The government confirmed that it has approved the drafting of the General Scheme of the Sick Leave Bill 2021, which will make it mandatory for employers in Ireland to provide statutory sick pay (SSP) to employees. Employers should consider reviewing their policies and contracts to ensure that they reference and comply with the minimum statutory entitlements under the SSP scheme when it comes into force.
This article focuses on three areas of employment law in Ireland that have seen recent significant developments: employment status and the gig economy (in particular, whether the UK Uber decision will have an impact in Ireland), collective bargaining arrangements and gender pay gap reporting.
The changes to parent's and adoptive leave announced in the Budget 2021 recently entered into force. The Family Leave and Miscellaneous Provisions Act provides for an additional three weeks' paid parent's leave and benefit for each parent, to be taken in the first two years after the birth or adoptive placement of a child. Moreover, all adopting couples will be able to choose which parent takes adoption leave, including male same-sex couples who were previously unentitled.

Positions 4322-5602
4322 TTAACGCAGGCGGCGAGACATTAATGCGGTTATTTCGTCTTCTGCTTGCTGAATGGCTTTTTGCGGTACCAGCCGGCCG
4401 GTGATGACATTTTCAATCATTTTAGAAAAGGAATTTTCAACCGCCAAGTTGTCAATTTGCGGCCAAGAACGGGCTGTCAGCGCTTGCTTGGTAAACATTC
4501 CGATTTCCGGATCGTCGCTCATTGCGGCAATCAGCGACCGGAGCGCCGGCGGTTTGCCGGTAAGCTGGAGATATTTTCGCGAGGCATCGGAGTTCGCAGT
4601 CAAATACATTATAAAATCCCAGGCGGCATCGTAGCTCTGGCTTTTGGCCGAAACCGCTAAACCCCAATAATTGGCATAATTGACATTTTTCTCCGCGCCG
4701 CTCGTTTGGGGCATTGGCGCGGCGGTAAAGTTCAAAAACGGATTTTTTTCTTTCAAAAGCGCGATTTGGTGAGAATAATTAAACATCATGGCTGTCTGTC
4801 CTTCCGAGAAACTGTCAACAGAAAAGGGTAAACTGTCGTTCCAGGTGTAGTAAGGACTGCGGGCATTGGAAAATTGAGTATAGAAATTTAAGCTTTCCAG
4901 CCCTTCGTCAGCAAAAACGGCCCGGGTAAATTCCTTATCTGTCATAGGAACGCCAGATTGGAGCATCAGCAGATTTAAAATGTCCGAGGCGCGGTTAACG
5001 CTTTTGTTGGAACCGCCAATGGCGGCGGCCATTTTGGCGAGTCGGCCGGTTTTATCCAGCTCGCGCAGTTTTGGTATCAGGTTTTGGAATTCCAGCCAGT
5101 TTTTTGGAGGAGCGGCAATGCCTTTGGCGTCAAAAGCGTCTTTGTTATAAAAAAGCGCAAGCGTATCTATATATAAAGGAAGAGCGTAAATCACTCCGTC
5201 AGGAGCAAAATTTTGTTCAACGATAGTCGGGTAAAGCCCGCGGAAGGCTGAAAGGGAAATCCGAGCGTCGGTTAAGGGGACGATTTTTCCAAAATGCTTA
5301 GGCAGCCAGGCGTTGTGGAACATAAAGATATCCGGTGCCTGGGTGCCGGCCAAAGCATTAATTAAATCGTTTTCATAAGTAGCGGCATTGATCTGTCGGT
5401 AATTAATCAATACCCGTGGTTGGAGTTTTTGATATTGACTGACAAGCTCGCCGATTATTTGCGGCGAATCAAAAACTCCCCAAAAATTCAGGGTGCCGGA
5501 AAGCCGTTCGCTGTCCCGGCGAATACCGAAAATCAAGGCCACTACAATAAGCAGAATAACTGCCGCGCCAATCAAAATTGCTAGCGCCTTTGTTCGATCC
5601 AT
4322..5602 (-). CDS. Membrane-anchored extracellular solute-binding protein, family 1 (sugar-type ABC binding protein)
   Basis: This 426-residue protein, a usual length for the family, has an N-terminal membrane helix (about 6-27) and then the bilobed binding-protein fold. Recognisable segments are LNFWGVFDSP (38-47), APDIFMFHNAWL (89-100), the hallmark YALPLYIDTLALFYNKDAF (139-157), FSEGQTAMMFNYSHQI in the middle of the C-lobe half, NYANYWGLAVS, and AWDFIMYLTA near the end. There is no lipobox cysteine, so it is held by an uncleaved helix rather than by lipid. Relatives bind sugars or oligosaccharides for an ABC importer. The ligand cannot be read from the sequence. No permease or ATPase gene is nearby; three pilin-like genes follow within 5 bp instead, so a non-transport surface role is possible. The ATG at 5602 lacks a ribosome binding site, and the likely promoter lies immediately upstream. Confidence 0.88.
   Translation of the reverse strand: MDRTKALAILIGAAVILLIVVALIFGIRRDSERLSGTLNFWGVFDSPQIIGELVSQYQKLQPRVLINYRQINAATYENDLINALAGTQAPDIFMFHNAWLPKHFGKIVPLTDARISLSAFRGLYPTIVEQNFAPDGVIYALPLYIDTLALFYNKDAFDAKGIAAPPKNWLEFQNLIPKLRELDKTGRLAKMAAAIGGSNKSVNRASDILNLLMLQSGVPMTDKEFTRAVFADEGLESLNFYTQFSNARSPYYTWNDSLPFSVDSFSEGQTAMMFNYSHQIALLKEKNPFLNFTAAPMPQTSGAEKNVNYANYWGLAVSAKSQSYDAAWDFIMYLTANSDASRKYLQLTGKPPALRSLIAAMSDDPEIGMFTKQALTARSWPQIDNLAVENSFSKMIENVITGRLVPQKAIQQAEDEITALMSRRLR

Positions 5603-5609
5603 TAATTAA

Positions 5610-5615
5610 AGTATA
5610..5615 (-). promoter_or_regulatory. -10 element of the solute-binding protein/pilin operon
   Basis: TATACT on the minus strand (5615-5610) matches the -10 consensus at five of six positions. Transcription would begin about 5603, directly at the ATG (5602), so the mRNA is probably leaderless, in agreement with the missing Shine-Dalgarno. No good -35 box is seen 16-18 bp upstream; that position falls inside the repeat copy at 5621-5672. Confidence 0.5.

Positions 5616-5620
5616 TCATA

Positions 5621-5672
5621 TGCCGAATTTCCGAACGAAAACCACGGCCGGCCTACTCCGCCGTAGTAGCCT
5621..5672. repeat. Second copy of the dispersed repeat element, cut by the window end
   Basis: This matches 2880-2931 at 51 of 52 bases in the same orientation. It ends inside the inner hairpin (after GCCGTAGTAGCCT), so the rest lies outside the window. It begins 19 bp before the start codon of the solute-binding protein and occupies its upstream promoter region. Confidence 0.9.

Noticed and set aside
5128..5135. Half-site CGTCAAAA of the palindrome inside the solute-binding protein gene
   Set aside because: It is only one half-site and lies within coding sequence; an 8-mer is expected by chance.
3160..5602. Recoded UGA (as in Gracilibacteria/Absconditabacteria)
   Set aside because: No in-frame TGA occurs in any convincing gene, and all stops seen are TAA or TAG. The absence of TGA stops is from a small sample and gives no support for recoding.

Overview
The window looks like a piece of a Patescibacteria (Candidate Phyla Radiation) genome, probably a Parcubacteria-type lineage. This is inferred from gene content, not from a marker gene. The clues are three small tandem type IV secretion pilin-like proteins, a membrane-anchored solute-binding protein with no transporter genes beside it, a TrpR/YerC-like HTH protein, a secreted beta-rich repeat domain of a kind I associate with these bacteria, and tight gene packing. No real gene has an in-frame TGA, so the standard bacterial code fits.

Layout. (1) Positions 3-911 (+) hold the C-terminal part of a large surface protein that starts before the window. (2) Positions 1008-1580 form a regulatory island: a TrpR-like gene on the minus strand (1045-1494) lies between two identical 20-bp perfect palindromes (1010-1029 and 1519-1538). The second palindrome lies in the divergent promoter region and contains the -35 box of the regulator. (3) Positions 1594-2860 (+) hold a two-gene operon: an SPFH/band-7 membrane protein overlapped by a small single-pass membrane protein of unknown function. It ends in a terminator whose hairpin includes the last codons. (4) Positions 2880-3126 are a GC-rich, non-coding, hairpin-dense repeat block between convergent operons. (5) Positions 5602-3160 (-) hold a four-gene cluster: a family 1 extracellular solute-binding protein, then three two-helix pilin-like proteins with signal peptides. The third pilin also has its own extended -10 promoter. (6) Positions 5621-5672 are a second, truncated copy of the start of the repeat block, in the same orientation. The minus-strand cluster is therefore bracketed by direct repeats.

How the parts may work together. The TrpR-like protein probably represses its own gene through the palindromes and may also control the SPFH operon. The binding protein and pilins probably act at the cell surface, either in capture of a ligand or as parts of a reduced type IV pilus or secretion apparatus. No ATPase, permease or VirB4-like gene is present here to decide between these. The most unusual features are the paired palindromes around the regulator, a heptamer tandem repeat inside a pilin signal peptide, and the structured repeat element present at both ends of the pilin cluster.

The government has published its promised code of practice on the right to disconnect from work outside normal working hours. Implementing a right-to-disconnect policy will set a good grounding for an organisational culture in which the line between work and leisure is both visibly respected and taken seriously. This article explains what is in the new code and what it means for employers in Ireland.
The Immigrant Investor Programme offers non-EEA nationals a route to residency in Ireland by offering four investment options to investors who satisfy certain criteria – namely, that they are of good character and have a minimum net worth of €2 million. This article discusses how the programme works, its benefits and how high-net-worth individuals can use it as a means of obtaining residency rights in Ireland.